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Who Could be Held Liable for a Construction Site Accident?

Posted on behalf of Stephens, Anderson & Cummings on Sep 12, 2017 in Personal Injury

construction fall accident Injuries from construction accidents are unfortunately very common and can range in severity from minor wounds to life-threatening conditions.

When a construction accident caused by negligence results in severe injury or death, the at-fault party can be held liable for the damages suffered by the victim. However, there are several determining factors that must be considered to identify which party is at fault for causing the accident. These factors include:

  • The location where the accident occurred
  • The condition of the accident site
  • The type of equipment that was involved
  • How the equipment was being used at the time of the accident
  • Who had control over the site and equipment
  • Whether the injured party was an employee, independent contractor or bystander

Construction sites are often dangerous and busy environments that may consist of several parties that are in control of different functions or areas of the site.

Because of this, a skilled personal injury attorney may be necessary to help you identify the parties that could be held liable for an accident on a construction site.

The Owner of the Site or Property

The liability of the property owner depends on the level of control he or she has over the construction site. If the property owner directly controls the construction site, he or she has an obligation to maintain the site to prevent hazards from injuring workers or visitors.

However, the owner of the land may not be considered the legal owner of the site if he or she has released control to a contractor or outside party.

In this situation, the party who assumes legal control of the construction site is responsible for any injuries that result from an accident caused by a dangerous property hazard.

If the possessor of the site is aware of a hazard located on the property, he or she must warn workers of the condition or take steps to correct it.

General Contractors

Contractors are legally required to create a reasonably safe work environment for their workers and must comply with safety and health regulations set by the Occupational Safety Health Administration (OSHA).

This includes creating a reasonably safe environment and warning employees of potential hazards.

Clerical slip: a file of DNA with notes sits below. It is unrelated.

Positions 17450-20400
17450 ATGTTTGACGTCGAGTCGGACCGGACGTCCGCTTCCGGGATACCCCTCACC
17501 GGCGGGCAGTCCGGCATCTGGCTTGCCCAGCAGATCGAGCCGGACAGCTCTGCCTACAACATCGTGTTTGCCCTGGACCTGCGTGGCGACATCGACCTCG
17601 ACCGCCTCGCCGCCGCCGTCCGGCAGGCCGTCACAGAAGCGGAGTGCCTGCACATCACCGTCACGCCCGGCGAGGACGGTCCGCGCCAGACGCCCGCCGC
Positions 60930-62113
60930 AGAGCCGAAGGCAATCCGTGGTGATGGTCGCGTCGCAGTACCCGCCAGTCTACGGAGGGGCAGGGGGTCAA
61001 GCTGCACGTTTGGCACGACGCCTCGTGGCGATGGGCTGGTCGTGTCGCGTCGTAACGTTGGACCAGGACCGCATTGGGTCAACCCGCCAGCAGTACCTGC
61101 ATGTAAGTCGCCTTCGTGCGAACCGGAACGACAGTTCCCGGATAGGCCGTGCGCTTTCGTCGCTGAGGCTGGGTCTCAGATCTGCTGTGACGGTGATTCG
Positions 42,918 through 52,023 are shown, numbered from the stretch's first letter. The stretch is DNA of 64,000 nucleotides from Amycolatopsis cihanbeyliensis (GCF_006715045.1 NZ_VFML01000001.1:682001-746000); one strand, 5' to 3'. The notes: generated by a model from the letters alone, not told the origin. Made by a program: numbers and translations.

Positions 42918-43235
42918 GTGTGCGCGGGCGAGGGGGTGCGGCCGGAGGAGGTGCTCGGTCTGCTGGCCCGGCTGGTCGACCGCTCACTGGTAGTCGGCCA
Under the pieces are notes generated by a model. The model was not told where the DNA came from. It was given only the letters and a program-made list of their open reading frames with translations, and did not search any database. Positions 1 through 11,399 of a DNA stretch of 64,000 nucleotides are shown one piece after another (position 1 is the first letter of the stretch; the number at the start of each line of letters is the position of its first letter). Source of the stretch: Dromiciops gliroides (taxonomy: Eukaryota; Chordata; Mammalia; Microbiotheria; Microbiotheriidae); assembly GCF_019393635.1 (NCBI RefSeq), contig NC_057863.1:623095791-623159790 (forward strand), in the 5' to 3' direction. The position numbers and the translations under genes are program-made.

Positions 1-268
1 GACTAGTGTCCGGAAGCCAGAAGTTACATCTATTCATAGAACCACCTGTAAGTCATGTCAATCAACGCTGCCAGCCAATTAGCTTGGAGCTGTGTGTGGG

A contractor has the responsibility of ensuring that work is being performed safely and responsibly according to OSHA’s standards.

Contractors must warn their employees of any inherent hazards in the duties of their work. This also includes hiring competent and experienced employees who understand OSHA’s rules and regulations and comply with these standards.

If a person is injured because of unsafe conditions found on the construction site or through the carelessness of an employee, the general contractor could be held liable. 

Prime Contractors

A prime contractor is only responsible for the work detailed in his or her signed contract. Prime contractors can also hire subcontractors who they are legally responsible for, including the subcontractors quality of work.

These types of contractors are liable for the conditions and safety of employees involved in the work they have been assigned. If an accident were to occur under the work a prime contractor was overseeing, he or she would be held responsible.

Manufacturers of Construction Equipment

If a construction worker is injured by defective equipment or machinery, the device’s manufacturer can be liable for any injuries that occur.

If the problem occurred because of inadequate maintenance, those who were tasked with monitoring or maintaining the equipment may also be held liable for any injury that occurs.

Architects and Engineers

Professionals who plan a construction project, such as an architect or engineer, are responsible for ensuring the construction site or building is practical and reasonably safe.

Architects and engineers are also responsible for planning a project to be designed in accordance with building and safety code regulations. Typically, an architect or engineer’s contract will outline the safety precautions he or she needs to follow when designing a building or site before construction begins.

If these standards are not met and an injury results because of it, the architect or engineer may be at fault for professional negligence and could be held liable.

Multiple Parties

It is not uncommon for multiple parties to be liable for the same accident. For example, if a construction worker was injured after falling from inadequate scaffold, the worker could sue the property owner who failed to identify the dangerous work condition, as well as the contractor who chose that piece of equipment to be used on the site.

Contact an Experienced Construction Accident Attorney in Fort Worth

Because of the enormity of construction projects, it may be difficult to determine who is liable if a construction-related accident occurs.

If you were injured on a construction site accident, we will provide you with a free, no obligation consultation to find out who may be at fault. We will investigate the cause of the accident to find out if multiple parties can be held liable and possibly maximize the compensation you deserve for your pain and suffering.

Our dedicated attorneys work only on a contingency fee, which means we will provide our services at no charge and will only collect payment if we recover compensation for your claim.

Call (877) 920-9009 if your injury was caused by another’s negligence.